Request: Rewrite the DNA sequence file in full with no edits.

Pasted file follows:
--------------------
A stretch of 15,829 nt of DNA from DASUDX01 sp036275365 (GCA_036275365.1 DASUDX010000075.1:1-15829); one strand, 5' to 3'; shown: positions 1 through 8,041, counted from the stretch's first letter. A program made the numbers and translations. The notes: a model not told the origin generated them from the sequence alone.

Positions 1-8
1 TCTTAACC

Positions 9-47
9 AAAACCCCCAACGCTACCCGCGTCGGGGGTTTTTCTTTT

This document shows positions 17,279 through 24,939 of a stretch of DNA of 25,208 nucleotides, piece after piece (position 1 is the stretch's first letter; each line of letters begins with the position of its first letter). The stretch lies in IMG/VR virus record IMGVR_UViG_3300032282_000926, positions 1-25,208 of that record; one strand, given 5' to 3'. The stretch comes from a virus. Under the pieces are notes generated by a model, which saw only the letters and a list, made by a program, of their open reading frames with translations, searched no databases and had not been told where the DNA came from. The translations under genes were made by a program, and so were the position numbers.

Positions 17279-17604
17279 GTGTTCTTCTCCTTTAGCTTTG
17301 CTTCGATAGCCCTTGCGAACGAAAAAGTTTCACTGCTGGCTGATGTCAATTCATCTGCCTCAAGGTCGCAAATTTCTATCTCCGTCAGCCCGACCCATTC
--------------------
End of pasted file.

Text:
A stretch of 15,829 nt of DNA from DASUDX01 sp036275365 (GCA_036275365.1 DASUDX010000075.1:1-15829); one strand, 5' to 3'; shown: positions 1 through 8,041, counted from the stretch's first letter. A program made the numbers and translations. The notes: a model not told the origin generated them from the sequence alone.

Positions 1-8
1 TCTTAACC

Positions 9-47
9 AAAACCCCCAACGCTACCCGCGTCGGGGGTTTTTCTTTT

This document shows positions 17,279 through 24,939 of a stretch of DNA of 25,208 nucleotides, piece after piece (position 1 is the stretch's first letter; each line of letters begins with the position of its first letter). The stretch lies in IMG/VR virus record IMGVR_UViG_3300032282_000926, positions 1-25,208 of that record; one strand, given 5' to 3'. The stretch comes from a virus. Under the pieces are notes generated by a model, which saw only the letters and a list, made by a program, of their open reading frames with translations, searched no databases and had not been told where the DNA came from. The translations under genes were made by a program, and so were the position numbers.

Positions 17279-17604
17279 GTGTTCTTCTCCTTTAGCTTTG
17301 CTTCGATAGCCCTTGCGAACGAAAAAGTTTCACTGCTGGCTGATGTCAATTCATCTGCCTCAAGGTCGCAAATTTCTATCTCCGTCAGCCCGACCCATTC